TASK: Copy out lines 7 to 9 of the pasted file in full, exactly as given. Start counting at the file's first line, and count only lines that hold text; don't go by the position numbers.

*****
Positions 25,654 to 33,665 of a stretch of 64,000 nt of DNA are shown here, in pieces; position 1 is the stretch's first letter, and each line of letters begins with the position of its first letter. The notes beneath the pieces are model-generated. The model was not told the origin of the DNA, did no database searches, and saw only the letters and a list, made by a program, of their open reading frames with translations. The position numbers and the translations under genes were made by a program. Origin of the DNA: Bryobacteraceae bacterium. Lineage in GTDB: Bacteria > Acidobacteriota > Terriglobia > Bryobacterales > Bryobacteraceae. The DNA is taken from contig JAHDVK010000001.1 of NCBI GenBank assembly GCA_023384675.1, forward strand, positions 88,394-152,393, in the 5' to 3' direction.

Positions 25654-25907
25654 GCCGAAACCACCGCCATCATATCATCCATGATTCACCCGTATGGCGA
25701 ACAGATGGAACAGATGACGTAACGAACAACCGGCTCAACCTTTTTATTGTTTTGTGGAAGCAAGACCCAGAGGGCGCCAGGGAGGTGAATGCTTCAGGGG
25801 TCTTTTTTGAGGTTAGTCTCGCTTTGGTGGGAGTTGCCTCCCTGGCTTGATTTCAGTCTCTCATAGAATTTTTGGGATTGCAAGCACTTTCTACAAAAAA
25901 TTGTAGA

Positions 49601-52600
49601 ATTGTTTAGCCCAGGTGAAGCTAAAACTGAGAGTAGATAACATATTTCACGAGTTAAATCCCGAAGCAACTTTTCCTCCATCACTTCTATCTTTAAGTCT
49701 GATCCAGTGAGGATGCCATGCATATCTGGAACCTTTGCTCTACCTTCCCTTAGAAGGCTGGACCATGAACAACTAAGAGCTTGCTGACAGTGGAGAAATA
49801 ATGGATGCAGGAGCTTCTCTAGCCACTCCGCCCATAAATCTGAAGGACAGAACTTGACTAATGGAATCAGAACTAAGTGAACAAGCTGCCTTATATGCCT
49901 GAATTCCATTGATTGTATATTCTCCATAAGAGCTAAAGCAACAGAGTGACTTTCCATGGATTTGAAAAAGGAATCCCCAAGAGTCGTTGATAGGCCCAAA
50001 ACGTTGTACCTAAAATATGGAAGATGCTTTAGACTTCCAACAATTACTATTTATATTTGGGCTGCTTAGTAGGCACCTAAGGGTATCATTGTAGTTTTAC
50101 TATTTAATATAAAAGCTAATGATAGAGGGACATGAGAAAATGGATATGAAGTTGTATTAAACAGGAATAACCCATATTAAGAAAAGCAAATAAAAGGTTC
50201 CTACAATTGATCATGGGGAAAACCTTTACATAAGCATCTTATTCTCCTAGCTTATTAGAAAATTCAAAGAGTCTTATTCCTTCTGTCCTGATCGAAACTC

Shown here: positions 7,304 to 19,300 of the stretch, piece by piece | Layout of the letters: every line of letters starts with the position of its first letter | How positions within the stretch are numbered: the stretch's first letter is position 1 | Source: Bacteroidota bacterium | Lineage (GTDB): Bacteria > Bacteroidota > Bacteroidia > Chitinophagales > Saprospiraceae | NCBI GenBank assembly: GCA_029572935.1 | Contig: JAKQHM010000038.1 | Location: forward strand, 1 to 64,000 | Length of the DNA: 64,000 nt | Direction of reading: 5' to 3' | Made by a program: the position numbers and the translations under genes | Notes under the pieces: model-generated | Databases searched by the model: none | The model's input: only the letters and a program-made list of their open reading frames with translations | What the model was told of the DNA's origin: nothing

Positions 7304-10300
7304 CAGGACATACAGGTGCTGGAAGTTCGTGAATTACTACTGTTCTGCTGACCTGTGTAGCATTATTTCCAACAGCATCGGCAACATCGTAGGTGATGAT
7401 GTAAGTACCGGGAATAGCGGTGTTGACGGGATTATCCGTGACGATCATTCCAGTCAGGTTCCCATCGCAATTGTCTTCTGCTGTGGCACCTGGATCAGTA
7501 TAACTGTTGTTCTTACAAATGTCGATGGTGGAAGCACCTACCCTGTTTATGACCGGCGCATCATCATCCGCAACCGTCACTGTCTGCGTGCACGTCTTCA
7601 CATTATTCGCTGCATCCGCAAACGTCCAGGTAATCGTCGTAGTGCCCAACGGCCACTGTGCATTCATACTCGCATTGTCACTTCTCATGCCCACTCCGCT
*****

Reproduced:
Positions 49601-52600
49601 ATTGTTTAGCCCAGGTGAAGCTAAAACTGAGAGTAGATAACATATTTCACGAGTTAAATCCCGAAGCAACTTTTCCTCCATCACTTCTATCTTTAAGTCT
49701 GATCCAGTGAGGATGCCATGCATATCTGGAACCTTTGCTCTACCTTCCCTTAGAAGGCTGGACCATGAACAACTAAGAGCTTGCTGACAGTGGAGAAATA